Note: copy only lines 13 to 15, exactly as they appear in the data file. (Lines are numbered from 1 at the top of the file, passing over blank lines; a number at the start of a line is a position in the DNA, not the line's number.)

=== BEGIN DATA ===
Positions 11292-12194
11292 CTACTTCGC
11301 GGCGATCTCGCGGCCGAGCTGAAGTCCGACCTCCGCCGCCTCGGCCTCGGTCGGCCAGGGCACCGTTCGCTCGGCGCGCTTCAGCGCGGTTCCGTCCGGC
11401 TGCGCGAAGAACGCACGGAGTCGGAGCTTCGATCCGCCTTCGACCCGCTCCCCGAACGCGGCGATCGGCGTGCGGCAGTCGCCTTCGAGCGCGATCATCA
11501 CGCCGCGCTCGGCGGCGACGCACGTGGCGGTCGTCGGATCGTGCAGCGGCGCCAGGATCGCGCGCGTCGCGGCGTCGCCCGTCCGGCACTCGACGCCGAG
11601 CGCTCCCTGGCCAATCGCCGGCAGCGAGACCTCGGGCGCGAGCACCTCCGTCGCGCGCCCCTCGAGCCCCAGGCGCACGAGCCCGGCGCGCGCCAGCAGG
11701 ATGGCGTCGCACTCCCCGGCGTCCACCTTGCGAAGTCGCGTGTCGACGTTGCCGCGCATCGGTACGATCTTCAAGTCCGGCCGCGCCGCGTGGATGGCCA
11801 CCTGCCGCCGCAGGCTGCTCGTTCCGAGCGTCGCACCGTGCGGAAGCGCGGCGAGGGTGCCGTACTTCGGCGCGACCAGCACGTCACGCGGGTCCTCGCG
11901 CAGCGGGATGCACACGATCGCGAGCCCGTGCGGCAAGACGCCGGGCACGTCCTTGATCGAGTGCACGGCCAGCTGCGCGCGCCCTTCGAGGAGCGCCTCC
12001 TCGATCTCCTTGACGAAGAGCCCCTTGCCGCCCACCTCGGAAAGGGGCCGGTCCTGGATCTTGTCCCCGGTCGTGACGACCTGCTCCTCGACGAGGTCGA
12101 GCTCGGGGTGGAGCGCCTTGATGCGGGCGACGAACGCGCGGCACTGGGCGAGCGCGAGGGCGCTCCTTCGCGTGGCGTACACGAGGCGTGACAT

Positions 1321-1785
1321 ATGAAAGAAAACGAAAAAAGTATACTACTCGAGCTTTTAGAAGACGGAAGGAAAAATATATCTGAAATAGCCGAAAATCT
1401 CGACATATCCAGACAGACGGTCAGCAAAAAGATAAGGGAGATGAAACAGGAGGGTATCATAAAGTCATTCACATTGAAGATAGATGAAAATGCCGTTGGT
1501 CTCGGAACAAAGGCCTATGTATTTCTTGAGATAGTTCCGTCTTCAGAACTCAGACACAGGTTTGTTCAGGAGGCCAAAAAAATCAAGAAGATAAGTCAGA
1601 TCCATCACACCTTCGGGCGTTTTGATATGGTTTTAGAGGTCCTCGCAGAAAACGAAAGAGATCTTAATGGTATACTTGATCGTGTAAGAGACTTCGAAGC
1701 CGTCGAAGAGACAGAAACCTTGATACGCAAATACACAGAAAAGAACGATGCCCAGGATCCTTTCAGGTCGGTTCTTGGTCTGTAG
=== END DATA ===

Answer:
1321 ATGAAAGAAAACGAAAAAAGTATACTACTCGAGCTTTTAGAAGACGGAAGGAAAAATATATCTGAAATAGCCGAAAATCT
1401 CGACATATCCAGACAGACGGTCAGCAAAAAGATAAGGGAGATGAAACAGGAGGGTATCATAAAGTCATTCACATTGAAGATAGATGAAAATGCCGTTGGT
1501 CTCGGAACAAAGGCCTATGTATTTCTTGAGATAGTTCCGTCTTCAGAACTCAGACACAGGTTTGTTCAGGAGGCCAAAAAAATCAAGAAGATAAGTCAGA